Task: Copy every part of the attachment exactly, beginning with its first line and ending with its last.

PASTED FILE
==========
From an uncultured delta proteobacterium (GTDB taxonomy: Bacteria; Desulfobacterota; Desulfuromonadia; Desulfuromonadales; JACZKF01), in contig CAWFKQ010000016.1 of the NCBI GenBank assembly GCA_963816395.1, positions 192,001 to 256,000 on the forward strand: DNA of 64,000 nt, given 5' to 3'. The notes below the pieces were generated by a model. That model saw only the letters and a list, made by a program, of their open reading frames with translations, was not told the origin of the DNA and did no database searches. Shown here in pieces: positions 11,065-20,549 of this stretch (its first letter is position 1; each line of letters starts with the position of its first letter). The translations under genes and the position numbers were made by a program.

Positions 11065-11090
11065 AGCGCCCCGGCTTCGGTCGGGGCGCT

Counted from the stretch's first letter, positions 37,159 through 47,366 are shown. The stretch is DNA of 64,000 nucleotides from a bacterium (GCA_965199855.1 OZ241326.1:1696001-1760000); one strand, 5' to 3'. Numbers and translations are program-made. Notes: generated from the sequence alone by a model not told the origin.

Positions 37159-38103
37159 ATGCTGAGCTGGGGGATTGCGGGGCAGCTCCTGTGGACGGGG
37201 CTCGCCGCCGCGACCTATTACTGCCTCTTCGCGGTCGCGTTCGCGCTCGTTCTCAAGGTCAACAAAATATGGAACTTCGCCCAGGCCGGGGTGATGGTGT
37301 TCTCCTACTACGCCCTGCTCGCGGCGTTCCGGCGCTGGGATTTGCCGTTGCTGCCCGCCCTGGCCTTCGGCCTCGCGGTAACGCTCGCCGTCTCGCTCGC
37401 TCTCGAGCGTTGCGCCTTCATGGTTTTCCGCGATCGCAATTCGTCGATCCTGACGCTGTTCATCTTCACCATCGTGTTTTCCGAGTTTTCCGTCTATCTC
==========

From an uncultured delta proteobacterium (GTDB taxonomy: Bacteria; Desulfobacterota; Desulfuromonadia; Desulfuromonadales; JACZKF01), in contig CAWFKQ010000016.1 of the NCBI GenBank assembly GCA_963816395.1, positions 192,001 to 256,000 on the forward strand: DNA of 64,000 nt, given 5' to 3'. The notes below the pieces were generated by a model. That model saw only the letters and a list, made by a program, of their open reading frames with translations, was not told the origin of the DNA and did no database searches. Shown here in pieces: positions 11,065-20,549 of this stretch (its first letter is position 1; each line of letters starts with the position of its first letter). The translations under genes and the position numbers were made by a program.

Positions 11065-11090
11065 AGCGCCCCGGCTTCGGTCGGGGCGCT

Counted from the stretch's first letter, positions 37,159 through 47,366 are shown. The stretch is DNA of 64,000 nucleotides from a bacterium (GCA_965199855.1 OZ241326.1:1696001-1760000); one strand, 5' to 3'. Numbers and translations are program-made. Notes: generated from the sequence alone by a model not told the origin.

Positions 37159-38103
37159 ATGCTGAGCTGGGGGATTGCGGGGCAGCTCCTGTGGACGGGG
37201 CTCGCCGCCGCGACCTATTACTGCCTCTTCGCGGTCGCGTTCGCGCTCGTTCTCAAGGTCAACAAAATATGGAACTTCGCCCAGGCCGGGGTGATGGTGT
37301 TCTCCTACTACGCCCTGCTCGCGGCGTTCCGGCGCTGGGATTTGCCGTTGCTGCCCGCCCTGGCCTTCGGCCTCGCGGTAACGCTCGCCGTCTCGCTCGC
37401 TCTCGAGCGTTGCGCCTTCATGGTTTTCCGCGATCGCAATTCGTCGATCCTGACGCTGTTCATCTTCACCATCGTGTTTTCCGAGTTTTCCGTCTATCTC